Thursday, February 25, 2010

Raise the warning flags.

Just a quick note tonight. I hope everyone has been paying attention to the healthcare debate for the last six months. Because it proves that, on the one hand, the elected government has absolutely no ability to amend our laws practices for the good of the people.

And yet the Senate unanimously votes to extend the Patriot Act. What gives? Seriously, people, what gives?

Ugh. And don't just complain, either, get active in some kind of movement independent of the Democrats and Republicans. Preferably somewhere in the class-conscious left. I'd probably say more if I weren't too busy abusing my civil rights elsewhere.

Wednesday, February 24, 2010

I Support These Troops

Yeah, yeah, yeah. According to the current big- frog- in- a small- pond leftist tribalism common in the U.S.A. today, I should have nothing to do with these guys, since they are " Stalinists" and I'm a " Trotskyite".
Fuck that noise. These veterans actually fought fascism. They put their asses on the line to fight fascism. Literally. How many of us can make that claim?
George Orwell, who fought as a militiaman for the Marxist- Leninist party P.O.U.M., wrote in Homage To Catalonia ( his justly famous memoir of the Spanish Civil War), " The P.S.U.C. ( the Moscow approved Communist Party of Spain) militiamen I whom I knew in the line, the Communists from the International Brigade whom I met from time to time, never called me a Trotskyist or a traitor; they left that kind of thing to the journalists in the rear."
Please contribute to the Abraham Lincoln Brigade Archives and help these veterans continue the good fight.

Monday, February 22, 2010

Glenn Beck's A Feeble History Of The United States

The spectacle of the elites of a civilization desperately trying to maintain their status by dwelling on the glorious, morally upright, and largely mythical past is well known to historians. Whether it was the Roman Senator Cato The Younger's fashion to ape his ancient ancestors by going " commando" under his toga, or a Russian nationalist depiction of the Romanov dynasty as a period of enlightenment and prosperity , the attempts of various rulers to restore their lost prestige and power usually end up at the very least being ludicrous and at worst horribly destructive.
This is what we are witnessing among America's ruling class right now. Despite all evidence to the contrary, the conservative movement still believes without question that unregulated capitalism will save their empire. They look back upon the Gilded Age as the model of economic efficiency and freedom.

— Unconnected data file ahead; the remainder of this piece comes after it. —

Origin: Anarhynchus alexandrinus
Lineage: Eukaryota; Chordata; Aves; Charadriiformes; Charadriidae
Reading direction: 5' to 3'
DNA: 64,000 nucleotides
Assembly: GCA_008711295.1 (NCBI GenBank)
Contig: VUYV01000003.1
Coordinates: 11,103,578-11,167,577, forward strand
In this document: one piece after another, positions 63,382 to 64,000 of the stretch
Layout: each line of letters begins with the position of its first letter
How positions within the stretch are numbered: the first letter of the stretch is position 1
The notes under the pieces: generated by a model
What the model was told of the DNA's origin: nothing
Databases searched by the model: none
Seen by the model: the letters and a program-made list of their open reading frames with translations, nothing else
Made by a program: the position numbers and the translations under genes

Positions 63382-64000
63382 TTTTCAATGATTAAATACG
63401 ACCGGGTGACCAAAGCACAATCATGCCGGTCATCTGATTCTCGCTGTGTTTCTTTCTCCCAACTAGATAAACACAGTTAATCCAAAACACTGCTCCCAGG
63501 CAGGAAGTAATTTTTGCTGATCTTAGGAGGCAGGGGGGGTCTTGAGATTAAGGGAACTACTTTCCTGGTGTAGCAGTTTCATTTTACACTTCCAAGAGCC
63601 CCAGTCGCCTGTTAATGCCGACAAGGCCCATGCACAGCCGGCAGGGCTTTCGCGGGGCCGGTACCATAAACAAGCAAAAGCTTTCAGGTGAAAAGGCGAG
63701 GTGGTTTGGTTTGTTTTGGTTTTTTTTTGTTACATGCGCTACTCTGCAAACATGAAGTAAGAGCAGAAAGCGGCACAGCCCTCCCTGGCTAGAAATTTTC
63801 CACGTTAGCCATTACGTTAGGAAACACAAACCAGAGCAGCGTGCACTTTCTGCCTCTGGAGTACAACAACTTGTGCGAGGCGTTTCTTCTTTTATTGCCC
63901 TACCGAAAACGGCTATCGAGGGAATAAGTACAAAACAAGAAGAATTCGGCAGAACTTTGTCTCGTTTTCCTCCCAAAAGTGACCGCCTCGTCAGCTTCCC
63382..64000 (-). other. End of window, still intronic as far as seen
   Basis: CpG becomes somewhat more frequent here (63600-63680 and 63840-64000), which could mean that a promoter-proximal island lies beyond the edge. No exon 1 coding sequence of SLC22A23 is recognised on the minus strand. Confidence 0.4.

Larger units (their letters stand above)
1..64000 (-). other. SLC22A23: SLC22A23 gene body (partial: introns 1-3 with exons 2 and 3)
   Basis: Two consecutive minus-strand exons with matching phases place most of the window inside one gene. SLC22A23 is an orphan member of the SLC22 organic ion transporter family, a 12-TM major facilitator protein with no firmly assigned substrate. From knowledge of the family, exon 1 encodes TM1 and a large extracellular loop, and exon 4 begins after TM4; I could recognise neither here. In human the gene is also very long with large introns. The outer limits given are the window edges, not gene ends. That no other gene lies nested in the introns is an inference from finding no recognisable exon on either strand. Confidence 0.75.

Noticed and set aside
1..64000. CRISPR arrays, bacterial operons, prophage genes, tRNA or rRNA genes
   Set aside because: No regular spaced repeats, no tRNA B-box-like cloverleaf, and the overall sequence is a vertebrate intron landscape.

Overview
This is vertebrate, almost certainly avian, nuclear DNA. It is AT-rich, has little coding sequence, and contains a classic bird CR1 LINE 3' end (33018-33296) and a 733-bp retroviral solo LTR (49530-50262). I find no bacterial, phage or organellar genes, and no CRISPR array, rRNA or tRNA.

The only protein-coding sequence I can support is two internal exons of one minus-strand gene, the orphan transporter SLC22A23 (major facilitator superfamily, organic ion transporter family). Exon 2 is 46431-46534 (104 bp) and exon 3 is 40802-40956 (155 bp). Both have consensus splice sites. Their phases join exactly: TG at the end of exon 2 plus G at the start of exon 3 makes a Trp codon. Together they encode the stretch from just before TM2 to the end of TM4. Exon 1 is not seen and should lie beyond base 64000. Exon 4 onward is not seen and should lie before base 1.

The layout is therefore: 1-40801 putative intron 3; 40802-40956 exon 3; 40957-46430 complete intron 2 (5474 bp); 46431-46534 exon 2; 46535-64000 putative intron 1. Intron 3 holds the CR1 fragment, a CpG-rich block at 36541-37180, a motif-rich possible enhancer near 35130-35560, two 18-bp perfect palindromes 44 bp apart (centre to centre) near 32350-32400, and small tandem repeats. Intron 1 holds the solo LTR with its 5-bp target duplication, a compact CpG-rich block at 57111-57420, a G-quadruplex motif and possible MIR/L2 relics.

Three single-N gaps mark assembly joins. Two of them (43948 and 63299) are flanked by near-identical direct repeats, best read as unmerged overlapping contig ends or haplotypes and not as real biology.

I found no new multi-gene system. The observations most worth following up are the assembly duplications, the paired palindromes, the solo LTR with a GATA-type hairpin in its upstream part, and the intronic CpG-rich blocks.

And that was all too apparent in Glenn Beck's latest train- wreck of a speech at the Conservative Political Action Conference in which in a crazy stream of ( un )conciousness way he weaves a alternate history of the Progressive Movement in the U.S.A. According to Beck, Theodore Roosevelt was practically a communist, Herbert Hoover was a progressive ( !), and the Progressive Movement was responsible for the Great Depression.
Typically of today's reactionary propagandists, Beck cherry picks a few facts and phrases from a shallow reading of a history book, and pulls a historical fantasy out of his ass. Forget details like how the word " progressive" meant a very different thing to the anti- union, pro- imperialist Theodore Roosevelt than it did to socialists like Eugene Debs. Or that the segregationist Woodrow Wilson was reviled by the American Left.Or that Herbert Hoover sat on his thumbs and waited for the all- knowing capitalists to pull the economy together for the rest of his term. No, in the Beckian world of mutable oversimplification, progressives have to be one monolithic movement, with Republicans identifying themselves as the least bit reformist being cast out of GOP history to join evildoers like Karl Marx and John Lennon.
Its all part of the struggle to re- make the GOP into the ubercapitalist party. Rather than make reformist gestures to keep the workers from waking up and demanding revolution, like Theodore Roosevelt did, the radical Christian, laissez- faire Republicans of today placate their proletarian base by re- writing history. They portray the Robber Baron phase of capitalism as a paradise, where every American had a house with a white picket fence, was amply rewarded for an honest day's work, and would be a millionaire if he had drive and talent. No mention of 16- hour days for a wage that could not cover the basic needs of life, the destruction of the family as husband, wife, and child all slaved away in the mines, factories, and mills of the bosses, or the rampant racism that terrorized and humiliated people of color throughout the country.
Beck and his followers also seem to be unwilling or unable to notice that the very politicians they support are the very ones who lobby incescently on the behalf of transnational corporations to send American jobs overseas, drive down the wages of the the jobs that remain, pollute their local environments, etc., etc. Through do- it- yourself history, the Robber Barons of old become the heroes and the workers who fought for the rights that many of their descendants enjoy are the villans.
Which suits the Global Robber Barons of today just fine.

Wednesday, February 17, 2010

Twilight Of The Moderates

Poor Evan Bayh. All he tried to do was to keep leftist extremists and the hard line right of the two parties from derailing the Congress. But they refused to work with him, so now he has to save America the only way he can- by going into business in the private sector and creating jobs. Well, a couple of them anyway.
That's his spin on his abrupt decision to quit his Senate seat. Reality is that he is full of shit.
Although there are a number of clueless pundits out there who mourn the loss of the moderates in Congress, truth is there is no such thing as a " middle" in the American political system. To have a middle, you have to have a right- wing and a left- wing. What we have in this nation is a right and then the extreme batshit right. As much as the crew at FOX News wants you to believe that Obama and the Democrats are socialists and the Republicans are the true blue defenders of flag, country, and apple pie, truth is both parties, in the end, are corporate parties. They aren't so much parties as two factions of the ruling class fighting over the rotting carcass of capitalism.
Sure, they have different ways of getting into power and they represent different markets of big business, but essentially they serve the same master- global capitalism.